verb ends on -ir => The i remains as it is
ouvirouvi-la ouvi-las ouvi-lo ouvi-los
to hear to hear her to hear them to hear him to hear them
exempleVocê quer ouvi-la? You want to hear her?
traduzirtraduzi-la traduzi-las traduzi-lo traduzi-los
to translate to tranlate it (her) to translate them to translate it (him) to translate them
example Eles têm que traduzi-lo. Yo have to translate it.
dividir dividi-la dividi-las dividi-lo dividi-los
to divide to divide it to divide them to divide it to divide them
BeispielEu posso dividi-lo. I can divide it.


2) Verbform ends in s. In this case there is no accent. The a was open before and is open afterwards. We describe only the present. In -s ends as well

the 1st person plural of the perfeito simples,
the 2nd person singular and the 1st person plural of the imperfeito
and the 2nd person singular as well as the 1st person plural of the future and the conditonal.

Furthermore we list only the o. The pronoun a, as, los are attached the same way. A distinction between the verb ending in -ar, -er or -ir is not necessary here.

attaching of o, a, os, as to the 1st person plural / 2nd person singular of the present (verb forms ending in -s)
tu compras / nós compramos tu compra-lo / nós compramo-lo
you buy / we buy you buy it / we buy it  
tu queres / nós queremos tu quere-lo nós queremo-lo
you want / we want you want it / we want it 
tu vendes / nós vendemos tu vende-lo / nós vendemo-lo
you sell / we sell you sell it / we sell it  


3) Verbform ends in z. In this case we have the same situation as in 1). The ending a gets an acento agudo, the e an acento circunflexo and the i remains at it is. There are only few verb forms ending in z. Only the 3rd person singular present of the verbs dizer, fazer and trazer and the 1st and 3rd person singular perfeito simples of the verb fazer ends with an z. Furthermore the imperative of these verbs end in z.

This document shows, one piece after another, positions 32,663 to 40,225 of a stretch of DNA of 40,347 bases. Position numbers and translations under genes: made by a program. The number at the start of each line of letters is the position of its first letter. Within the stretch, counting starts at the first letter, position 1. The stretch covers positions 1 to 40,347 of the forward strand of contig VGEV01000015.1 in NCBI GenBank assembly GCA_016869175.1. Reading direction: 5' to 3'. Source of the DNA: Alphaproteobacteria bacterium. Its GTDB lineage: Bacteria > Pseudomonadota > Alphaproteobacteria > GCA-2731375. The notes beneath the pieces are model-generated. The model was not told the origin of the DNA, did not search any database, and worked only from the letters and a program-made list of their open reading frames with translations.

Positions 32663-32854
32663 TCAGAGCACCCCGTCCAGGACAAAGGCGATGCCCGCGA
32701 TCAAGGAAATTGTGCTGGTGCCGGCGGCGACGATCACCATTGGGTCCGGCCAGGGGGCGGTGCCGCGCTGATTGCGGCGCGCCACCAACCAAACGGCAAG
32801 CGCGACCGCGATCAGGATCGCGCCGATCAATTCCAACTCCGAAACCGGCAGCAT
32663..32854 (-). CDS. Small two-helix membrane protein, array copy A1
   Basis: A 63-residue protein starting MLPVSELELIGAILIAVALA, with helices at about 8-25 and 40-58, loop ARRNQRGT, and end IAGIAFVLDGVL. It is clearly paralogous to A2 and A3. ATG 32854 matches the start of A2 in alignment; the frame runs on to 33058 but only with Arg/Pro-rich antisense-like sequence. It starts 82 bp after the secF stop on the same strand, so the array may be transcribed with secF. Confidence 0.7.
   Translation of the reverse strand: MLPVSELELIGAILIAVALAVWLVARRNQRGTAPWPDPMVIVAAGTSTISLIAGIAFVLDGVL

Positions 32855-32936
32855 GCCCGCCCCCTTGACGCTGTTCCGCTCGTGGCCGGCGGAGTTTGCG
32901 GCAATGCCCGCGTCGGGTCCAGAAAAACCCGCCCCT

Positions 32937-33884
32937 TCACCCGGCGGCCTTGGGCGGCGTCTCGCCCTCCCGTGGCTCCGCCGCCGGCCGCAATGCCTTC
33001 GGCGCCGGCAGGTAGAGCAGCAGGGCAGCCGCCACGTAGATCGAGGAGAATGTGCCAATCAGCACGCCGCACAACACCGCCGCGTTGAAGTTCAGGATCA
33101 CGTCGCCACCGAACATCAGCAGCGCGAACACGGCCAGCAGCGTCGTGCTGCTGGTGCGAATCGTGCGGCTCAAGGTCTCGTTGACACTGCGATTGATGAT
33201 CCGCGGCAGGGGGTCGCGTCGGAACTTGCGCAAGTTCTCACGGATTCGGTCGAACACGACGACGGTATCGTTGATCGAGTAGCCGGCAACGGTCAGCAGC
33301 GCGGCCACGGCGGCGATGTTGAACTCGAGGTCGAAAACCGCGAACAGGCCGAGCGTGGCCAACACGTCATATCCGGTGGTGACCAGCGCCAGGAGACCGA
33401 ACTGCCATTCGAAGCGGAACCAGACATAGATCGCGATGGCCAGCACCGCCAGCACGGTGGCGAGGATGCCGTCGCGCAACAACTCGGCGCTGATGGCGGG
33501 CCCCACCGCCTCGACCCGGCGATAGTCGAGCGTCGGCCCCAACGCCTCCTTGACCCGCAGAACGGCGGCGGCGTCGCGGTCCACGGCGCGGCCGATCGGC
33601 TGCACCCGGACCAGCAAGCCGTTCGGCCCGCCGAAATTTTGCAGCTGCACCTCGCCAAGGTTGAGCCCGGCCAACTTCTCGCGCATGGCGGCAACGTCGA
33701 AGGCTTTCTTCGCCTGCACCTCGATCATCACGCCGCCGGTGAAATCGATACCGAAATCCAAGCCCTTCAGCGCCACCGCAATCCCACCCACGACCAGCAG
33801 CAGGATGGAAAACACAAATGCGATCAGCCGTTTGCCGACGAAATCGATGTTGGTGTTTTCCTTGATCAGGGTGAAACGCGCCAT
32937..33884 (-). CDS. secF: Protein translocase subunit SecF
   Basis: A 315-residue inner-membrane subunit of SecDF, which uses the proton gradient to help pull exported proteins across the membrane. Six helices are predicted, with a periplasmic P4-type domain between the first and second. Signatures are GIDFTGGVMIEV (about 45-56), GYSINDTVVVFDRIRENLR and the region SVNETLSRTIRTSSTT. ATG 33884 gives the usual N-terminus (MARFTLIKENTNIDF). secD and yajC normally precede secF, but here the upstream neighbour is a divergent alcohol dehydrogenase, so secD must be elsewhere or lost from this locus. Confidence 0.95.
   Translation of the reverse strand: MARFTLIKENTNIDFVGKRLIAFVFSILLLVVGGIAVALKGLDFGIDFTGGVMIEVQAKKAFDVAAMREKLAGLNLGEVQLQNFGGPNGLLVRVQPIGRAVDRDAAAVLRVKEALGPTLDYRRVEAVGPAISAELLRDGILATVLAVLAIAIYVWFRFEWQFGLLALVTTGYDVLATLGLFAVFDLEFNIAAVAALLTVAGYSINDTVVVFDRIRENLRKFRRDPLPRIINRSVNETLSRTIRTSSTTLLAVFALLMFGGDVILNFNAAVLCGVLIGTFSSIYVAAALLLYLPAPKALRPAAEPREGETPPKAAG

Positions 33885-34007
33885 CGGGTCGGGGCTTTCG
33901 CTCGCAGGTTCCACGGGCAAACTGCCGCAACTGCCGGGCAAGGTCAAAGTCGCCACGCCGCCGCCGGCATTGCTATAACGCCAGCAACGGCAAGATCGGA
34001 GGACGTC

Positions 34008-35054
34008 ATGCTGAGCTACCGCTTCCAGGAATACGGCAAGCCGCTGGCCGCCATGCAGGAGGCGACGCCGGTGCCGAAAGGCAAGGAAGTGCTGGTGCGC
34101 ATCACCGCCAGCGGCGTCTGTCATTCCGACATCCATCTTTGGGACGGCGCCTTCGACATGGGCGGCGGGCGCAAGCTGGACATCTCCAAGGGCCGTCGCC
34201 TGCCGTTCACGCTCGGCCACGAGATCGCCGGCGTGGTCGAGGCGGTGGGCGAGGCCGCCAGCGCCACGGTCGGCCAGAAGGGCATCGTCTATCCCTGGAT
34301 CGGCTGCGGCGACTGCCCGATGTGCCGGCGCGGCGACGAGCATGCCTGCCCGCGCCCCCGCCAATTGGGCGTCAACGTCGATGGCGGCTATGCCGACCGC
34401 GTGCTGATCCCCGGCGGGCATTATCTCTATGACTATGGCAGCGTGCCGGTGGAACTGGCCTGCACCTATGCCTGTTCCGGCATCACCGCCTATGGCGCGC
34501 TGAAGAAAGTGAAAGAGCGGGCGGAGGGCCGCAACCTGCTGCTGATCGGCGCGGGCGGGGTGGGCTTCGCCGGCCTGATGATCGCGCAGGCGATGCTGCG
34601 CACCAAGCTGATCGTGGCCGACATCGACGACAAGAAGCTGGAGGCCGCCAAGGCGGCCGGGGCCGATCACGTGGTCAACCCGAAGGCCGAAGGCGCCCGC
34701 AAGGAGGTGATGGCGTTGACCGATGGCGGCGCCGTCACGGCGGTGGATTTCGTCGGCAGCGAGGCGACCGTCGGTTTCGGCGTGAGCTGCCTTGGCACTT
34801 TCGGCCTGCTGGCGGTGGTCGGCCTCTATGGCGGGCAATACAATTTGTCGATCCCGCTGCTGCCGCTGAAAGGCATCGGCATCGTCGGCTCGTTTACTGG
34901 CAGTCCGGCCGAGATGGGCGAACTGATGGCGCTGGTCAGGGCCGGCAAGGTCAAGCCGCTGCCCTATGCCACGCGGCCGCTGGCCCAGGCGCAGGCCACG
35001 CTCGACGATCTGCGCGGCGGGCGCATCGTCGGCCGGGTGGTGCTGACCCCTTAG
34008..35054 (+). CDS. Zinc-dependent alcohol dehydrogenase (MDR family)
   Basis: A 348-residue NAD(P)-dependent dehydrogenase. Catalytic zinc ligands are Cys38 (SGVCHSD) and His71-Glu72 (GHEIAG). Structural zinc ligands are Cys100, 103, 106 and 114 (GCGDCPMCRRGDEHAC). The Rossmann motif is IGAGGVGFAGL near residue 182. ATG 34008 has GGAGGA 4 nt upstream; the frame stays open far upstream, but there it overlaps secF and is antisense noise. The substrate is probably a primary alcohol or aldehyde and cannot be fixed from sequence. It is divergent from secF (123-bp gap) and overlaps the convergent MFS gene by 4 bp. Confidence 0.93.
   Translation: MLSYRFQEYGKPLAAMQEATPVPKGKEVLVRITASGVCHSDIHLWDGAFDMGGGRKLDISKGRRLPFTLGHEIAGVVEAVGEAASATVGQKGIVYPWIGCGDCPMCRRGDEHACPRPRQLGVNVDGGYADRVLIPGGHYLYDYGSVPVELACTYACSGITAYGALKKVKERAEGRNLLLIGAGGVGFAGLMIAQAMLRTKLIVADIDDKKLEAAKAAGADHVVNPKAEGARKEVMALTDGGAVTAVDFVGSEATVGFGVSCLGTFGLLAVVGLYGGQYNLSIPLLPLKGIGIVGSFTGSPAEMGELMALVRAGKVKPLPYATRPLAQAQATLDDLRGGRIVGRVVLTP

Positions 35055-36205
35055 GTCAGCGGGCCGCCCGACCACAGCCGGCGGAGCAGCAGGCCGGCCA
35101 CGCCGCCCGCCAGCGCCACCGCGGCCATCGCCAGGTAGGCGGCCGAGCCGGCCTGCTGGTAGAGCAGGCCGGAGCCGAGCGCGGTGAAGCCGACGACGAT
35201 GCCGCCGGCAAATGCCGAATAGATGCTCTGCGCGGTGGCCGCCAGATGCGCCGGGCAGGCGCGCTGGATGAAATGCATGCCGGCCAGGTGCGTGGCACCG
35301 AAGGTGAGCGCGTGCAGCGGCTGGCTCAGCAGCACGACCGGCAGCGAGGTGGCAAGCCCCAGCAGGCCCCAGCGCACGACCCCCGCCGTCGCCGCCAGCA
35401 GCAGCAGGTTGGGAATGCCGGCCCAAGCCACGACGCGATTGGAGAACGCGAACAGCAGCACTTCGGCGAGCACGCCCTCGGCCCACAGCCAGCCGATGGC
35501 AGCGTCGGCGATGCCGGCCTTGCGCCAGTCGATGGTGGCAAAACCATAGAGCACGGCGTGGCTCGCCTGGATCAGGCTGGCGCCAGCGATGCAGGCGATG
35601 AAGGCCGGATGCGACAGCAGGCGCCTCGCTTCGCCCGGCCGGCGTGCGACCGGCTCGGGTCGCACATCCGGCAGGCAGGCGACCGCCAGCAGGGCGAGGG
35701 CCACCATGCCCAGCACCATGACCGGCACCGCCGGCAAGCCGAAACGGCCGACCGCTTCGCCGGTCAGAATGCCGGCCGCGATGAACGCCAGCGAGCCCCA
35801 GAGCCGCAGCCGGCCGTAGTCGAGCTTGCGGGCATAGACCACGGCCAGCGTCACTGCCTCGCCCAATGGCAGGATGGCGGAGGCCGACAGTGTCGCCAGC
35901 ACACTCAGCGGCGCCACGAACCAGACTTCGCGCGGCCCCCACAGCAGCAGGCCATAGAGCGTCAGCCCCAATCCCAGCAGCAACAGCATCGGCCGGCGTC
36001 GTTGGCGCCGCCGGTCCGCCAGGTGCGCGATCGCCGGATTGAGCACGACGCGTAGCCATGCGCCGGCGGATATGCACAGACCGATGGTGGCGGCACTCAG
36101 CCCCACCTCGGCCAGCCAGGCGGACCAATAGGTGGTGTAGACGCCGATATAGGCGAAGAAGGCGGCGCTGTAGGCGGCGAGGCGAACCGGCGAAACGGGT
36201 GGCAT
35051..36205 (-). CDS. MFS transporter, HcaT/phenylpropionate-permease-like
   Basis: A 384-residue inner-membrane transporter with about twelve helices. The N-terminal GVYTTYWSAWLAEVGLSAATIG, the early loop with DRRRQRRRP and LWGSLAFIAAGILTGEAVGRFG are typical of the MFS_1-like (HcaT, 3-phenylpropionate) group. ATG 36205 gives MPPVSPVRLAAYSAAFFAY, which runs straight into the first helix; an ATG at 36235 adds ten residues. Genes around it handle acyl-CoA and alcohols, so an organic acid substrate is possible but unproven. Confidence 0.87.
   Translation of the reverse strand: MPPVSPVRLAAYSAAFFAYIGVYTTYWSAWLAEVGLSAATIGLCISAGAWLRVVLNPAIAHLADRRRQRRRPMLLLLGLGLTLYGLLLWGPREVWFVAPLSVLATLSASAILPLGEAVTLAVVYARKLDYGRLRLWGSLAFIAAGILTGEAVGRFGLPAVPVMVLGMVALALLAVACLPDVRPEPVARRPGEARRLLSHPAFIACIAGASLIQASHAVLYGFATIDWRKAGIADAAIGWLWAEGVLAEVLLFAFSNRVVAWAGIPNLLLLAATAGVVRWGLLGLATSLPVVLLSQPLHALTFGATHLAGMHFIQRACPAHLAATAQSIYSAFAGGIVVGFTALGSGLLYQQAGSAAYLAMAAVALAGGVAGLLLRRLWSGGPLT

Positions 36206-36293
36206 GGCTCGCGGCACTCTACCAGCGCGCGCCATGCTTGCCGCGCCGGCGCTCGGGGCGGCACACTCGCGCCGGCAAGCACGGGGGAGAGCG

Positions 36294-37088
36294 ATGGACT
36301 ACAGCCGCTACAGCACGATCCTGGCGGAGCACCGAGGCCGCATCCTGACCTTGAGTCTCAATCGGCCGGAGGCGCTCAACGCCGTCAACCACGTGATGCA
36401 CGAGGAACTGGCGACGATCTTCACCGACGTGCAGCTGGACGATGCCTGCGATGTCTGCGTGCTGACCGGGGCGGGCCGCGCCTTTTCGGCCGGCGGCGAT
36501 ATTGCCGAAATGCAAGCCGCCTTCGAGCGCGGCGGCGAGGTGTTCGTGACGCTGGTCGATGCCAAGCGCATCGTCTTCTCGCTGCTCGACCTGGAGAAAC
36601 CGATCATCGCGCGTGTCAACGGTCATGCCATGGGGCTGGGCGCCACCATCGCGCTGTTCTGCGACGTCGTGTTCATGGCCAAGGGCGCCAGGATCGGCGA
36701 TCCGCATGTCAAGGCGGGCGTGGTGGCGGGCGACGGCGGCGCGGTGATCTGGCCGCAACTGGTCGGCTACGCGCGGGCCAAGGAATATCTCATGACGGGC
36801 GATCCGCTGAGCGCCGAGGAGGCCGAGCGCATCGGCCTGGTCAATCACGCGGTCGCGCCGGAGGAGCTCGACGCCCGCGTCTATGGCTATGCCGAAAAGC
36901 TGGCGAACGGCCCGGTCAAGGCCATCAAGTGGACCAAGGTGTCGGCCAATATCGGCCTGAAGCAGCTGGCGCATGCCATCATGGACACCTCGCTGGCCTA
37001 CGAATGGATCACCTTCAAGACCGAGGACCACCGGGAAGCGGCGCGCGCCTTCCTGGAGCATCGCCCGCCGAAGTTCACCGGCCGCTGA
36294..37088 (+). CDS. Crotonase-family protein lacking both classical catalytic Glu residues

No need to mention that we don't care at the moment how the perfeito simples is used and how it should be translated in english, we will talk about this issue in chapter 11.

fazerfaz fá-lo 3rd peron singular present / imperative He does it / Do it!
fazer fiz fi-la 1st person singular perfeito simples I did it
fazer fez fê-las 3rd person singular perfeito simples He did it.
dizerdiz di-lo 3rd person singular present He says it.
dizerdiz di-lo imperative Say it!
trazertraz trá-las 3rd person singular present He brought them
trazertraz trá-lo imperative Bring it!
traduzirtraduz tradu-lo 3rd person singular present He translates it.
traduzirtraduz tradu-lo Imperative Translate it!


If the verbform ends in a nasale sound a, o, as, os becomes na, no, nas, nos. In presente, perfeito simple and imperfeito all verbs ends in nasal sound in the third person plural, either in -am, eles falam, -em, eles vendem, -ir, eles partem. Therefore it is not vendem-os but vendem-nos, not fazem-o but fazem-no. The same rule is true for the reflexive pronoun nos. It is therefore lavamo-nos and not lavamos-nos.